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Blog

Typography Class with Cecily

Cecily Kidd

How did you first get interested in typography? 

College is really when I learned to love and appreciate typography. In high school, everyone types their papers in Times New Roman, and when yours doesn't meet the 3-page requirement, you switch it to Typewriter and BAM! all of the sudden your paper is twice as long!

One of my first projects in Desktop Publishing (the initial computer-based design courses in the graphic design program) was to go through every font on the computer, type out every character, print it out, and turn it into a little reference book for yourself. That way when we needed to choose a typeface, we could look through our reference book and make a conscious choice. Either Font Book on the Mac didn't exist then, or our teachers purposely didn't tell us! From there we would have a couple assignments per week that involved taking a page of the newspaper or a magazine, laying a piece of tracing paper over top, and figuring out all of the type specifications on the page including font, weight, point size, leading, etc.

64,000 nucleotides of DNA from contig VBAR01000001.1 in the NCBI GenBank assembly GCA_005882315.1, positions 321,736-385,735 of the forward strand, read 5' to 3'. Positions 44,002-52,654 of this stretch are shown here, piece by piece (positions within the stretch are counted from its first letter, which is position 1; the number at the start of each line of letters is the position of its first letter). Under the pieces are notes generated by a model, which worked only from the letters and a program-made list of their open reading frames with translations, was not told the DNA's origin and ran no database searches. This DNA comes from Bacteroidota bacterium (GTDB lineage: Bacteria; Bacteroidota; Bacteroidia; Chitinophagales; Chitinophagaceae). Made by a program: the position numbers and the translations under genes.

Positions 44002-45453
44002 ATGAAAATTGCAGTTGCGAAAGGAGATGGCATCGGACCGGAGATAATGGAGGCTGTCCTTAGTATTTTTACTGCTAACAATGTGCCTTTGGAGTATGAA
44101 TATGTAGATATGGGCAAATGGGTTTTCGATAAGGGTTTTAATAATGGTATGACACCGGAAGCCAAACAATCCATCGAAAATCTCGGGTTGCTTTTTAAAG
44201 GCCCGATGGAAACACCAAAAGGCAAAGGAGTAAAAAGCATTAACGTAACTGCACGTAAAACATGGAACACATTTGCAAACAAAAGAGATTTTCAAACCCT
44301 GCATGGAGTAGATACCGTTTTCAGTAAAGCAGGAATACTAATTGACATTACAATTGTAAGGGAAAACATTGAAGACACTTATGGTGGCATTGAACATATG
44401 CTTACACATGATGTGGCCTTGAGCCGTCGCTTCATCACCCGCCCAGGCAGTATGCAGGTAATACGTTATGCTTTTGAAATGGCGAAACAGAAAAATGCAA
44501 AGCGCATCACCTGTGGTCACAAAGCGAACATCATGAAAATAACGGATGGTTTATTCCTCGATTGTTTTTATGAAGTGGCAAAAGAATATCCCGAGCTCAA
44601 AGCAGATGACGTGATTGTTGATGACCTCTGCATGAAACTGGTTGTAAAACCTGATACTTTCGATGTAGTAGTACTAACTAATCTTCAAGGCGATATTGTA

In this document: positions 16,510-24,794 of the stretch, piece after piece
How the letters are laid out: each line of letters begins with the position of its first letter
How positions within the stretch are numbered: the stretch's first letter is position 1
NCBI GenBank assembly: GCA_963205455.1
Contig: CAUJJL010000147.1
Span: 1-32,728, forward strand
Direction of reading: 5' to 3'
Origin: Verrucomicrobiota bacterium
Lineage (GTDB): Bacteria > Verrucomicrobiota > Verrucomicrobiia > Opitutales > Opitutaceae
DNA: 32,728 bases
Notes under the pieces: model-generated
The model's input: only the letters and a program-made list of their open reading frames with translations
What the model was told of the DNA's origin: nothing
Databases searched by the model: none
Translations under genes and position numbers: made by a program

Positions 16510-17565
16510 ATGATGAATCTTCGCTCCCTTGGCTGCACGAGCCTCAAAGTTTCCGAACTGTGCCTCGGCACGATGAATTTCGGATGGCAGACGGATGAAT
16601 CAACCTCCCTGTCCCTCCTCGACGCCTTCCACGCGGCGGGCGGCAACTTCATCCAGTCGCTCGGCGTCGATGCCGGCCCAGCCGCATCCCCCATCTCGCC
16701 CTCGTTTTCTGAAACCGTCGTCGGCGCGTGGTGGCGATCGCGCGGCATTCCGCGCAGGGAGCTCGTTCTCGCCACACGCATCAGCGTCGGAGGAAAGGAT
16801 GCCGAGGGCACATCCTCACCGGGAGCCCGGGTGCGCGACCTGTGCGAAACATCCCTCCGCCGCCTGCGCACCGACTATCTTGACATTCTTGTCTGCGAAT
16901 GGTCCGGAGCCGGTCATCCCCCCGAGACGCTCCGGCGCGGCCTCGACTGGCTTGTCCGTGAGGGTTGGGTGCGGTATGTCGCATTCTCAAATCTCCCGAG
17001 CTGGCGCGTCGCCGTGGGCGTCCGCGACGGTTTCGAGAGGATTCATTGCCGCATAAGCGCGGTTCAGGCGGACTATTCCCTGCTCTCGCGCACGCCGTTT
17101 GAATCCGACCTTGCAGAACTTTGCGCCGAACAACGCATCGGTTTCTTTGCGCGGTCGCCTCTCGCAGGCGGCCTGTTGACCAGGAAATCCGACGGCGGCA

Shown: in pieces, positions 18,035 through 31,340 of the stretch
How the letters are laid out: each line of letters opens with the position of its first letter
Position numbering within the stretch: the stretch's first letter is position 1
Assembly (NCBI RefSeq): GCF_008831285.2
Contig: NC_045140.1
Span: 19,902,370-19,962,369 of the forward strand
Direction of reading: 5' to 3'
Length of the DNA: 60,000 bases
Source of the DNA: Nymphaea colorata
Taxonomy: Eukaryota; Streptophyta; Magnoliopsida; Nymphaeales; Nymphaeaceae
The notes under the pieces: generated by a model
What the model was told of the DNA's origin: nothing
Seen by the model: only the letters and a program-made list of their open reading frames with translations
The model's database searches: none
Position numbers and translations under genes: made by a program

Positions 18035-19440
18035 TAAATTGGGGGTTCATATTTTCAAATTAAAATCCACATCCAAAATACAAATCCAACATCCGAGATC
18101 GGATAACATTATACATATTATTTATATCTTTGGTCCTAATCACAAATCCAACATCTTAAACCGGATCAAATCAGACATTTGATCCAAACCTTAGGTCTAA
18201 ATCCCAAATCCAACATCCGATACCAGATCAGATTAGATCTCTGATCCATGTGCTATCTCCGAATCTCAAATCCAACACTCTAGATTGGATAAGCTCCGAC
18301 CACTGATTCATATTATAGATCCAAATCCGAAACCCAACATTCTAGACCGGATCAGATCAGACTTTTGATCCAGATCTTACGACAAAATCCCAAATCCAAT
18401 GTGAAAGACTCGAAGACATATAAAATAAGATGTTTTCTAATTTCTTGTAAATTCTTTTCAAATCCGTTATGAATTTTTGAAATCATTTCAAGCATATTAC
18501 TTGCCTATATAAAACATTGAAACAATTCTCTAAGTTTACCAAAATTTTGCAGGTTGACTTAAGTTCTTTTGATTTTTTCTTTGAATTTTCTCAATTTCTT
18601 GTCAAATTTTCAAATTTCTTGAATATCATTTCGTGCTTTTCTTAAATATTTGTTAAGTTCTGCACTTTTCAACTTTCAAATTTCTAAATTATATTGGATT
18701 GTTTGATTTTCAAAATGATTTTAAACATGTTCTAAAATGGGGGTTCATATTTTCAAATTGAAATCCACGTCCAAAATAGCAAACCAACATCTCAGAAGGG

After Desktop Publishing, I took Typography I and Typography II, which as you can guess, is an in-depth study of all things related to type. In addition to memorizing characteristics of various typefaces, we also had to create our own, and I ended up creating 2 very different typefaces. When you really study type, you learn that it is so much more than text on a page; when used correctly, it can be more expressive that a picture!

Care to share a recent type project of your own, and someone else's you admire? 

Right now I am really into hand-drawn lettering as a style, which starts with drawing the letters by hand and then vectoring them into a work of art. I took a Skillshare class taught by Neil Tasker on the art of hand lettering, and it was amazing and incredibly enlightening. 

My completed Skillshare project

One of my (recent) favorite typographic pieces of work is by Dylan Roscover: Follow this link and scroll down to the can of Coke, formed by actual Tweets about the product.

 --Cecily Kidd